Experts say you should update to iOS 11.4 if you haven’t already to avoid the cyber flaw. Google has also released patches for Android and ChromeOS.
Experts say you should update to iOS 11.4 if you haven’t already to avoid the cyber flaw. Google has also released patches for Android and ChromeOS.

iPhone and Android hack warning - update your phone now

UPDATE your iPhone or Android phone now if you don't want to risk it falling prey to hackers who can swipe your messages, experts are warning.

A potentially critical flaw is affecting Bluetooth, leaving hundreds of millions of devices exposed to cyber criminals.

Apple, Google and Intel's hardware are among those at risk if not updated immediately, according to Carnegie Mellon's US Computer Emergency Response Team (CERT).

It tells of a vulnerability that impacts the data encryption process over Bluetooth connections, which let you securely transfer files between two paired devices wirelessly over short distances.

Or at least it should be secure.

The flaw arises from a missing check on keys while data is encrypting, specifically an absent validation contained in the Diffie-Hellman (ECDH) key exchange.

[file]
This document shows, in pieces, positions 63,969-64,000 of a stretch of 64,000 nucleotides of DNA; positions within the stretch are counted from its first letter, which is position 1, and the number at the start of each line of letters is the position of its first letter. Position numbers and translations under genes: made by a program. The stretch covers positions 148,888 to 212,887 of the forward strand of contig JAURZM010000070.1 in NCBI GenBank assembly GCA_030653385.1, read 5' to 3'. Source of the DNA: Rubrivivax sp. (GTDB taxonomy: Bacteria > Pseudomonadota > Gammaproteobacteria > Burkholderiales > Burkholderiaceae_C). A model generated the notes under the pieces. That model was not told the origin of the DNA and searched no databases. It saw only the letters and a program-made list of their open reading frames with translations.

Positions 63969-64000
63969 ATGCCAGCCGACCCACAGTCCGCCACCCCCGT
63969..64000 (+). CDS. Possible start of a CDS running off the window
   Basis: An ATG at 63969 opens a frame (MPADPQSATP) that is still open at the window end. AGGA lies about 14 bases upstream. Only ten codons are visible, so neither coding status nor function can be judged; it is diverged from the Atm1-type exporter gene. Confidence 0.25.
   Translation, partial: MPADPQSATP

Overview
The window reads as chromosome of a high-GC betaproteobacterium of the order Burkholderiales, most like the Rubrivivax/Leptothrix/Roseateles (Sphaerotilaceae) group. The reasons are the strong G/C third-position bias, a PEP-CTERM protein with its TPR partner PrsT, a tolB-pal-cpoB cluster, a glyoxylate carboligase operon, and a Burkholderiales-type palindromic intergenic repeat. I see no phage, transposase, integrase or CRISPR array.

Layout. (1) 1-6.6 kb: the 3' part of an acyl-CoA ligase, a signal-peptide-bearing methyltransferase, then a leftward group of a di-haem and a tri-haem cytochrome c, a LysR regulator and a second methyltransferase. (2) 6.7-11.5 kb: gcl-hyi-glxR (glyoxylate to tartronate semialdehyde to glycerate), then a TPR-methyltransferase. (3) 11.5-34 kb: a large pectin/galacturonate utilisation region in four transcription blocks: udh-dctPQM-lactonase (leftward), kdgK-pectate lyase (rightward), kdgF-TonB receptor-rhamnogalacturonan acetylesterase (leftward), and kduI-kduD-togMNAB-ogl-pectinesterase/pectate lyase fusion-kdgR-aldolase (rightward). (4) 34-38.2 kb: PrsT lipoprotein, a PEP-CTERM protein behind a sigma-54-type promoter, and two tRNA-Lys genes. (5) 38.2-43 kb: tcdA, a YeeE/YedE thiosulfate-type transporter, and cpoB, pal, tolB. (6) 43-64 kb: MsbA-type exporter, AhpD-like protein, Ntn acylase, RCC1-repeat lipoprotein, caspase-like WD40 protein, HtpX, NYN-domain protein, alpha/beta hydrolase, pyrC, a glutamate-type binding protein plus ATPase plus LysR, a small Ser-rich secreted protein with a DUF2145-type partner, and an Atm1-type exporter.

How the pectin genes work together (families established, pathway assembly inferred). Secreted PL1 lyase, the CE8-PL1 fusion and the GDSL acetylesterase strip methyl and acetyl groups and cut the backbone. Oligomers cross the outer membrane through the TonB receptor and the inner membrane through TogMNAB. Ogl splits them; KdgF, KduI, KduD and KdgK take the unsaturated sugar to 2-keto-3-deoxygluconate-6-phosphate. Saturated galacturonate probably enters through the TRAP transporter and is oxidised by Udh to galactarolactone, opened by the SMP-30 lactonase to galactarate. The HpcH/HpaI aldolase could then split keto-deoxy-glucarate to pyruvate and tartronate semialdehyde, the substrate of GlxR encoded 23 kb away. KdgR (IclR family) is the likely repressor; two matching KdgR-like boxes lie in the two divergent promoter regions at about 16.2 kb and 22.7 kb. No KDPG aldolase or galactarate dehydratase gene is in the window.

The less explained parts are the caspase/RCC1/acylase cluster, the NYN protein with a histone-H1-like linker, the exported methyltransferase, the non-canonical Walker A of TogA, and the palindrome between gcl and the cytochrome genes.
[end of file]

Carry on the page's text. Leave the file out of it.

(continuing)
These are the "keys" that your device and the one you're pairing with exchange to lock down communications so that outsiders can't decipher the data you're transmitting.

But the Bluetooth standard didn't require both of them to completely validate those keys, which leaves the door wide open for hackers to wirelessly insert themselves between the devices and pinch your info.

Experts say you should update to iOS 11.4 if you haven’t already to avoid the cyber flaw. Google has also released patches for Android and ChromeOS. Picture: Glenn Hunt
Experts say you should update to iOS 11.4 if you haven’t already to avoid the cyber flaw. Google has also released patches for Android and ChromeOS. Picture: Glenn Hunt

Now that's changing, with companies scrambling to release security patches to fix the issue.

Apple has already updated MacOS for El Capitan and later, plus the fix is in iOS 11.4 for iPhones.

And Intel has provided updated Bluetooth drivers for Windows 7, 8.1 and 10.

A Google spokesperson said the company has "remediated the issue with updates to both ChromeOS and Android".

Thankfully, it doesn't work if at least one of the devices does its job in validating the entire process during the Diffie-Hellman (ECDH) key exchange.

Plus, CERT says it hasn't logged any real-life incidents related to the flaw.

Regardless, if you haven't updated your phone in a while, now's the time to do so.

 

This article originally appeared on The Sun and was reproduced with permission.


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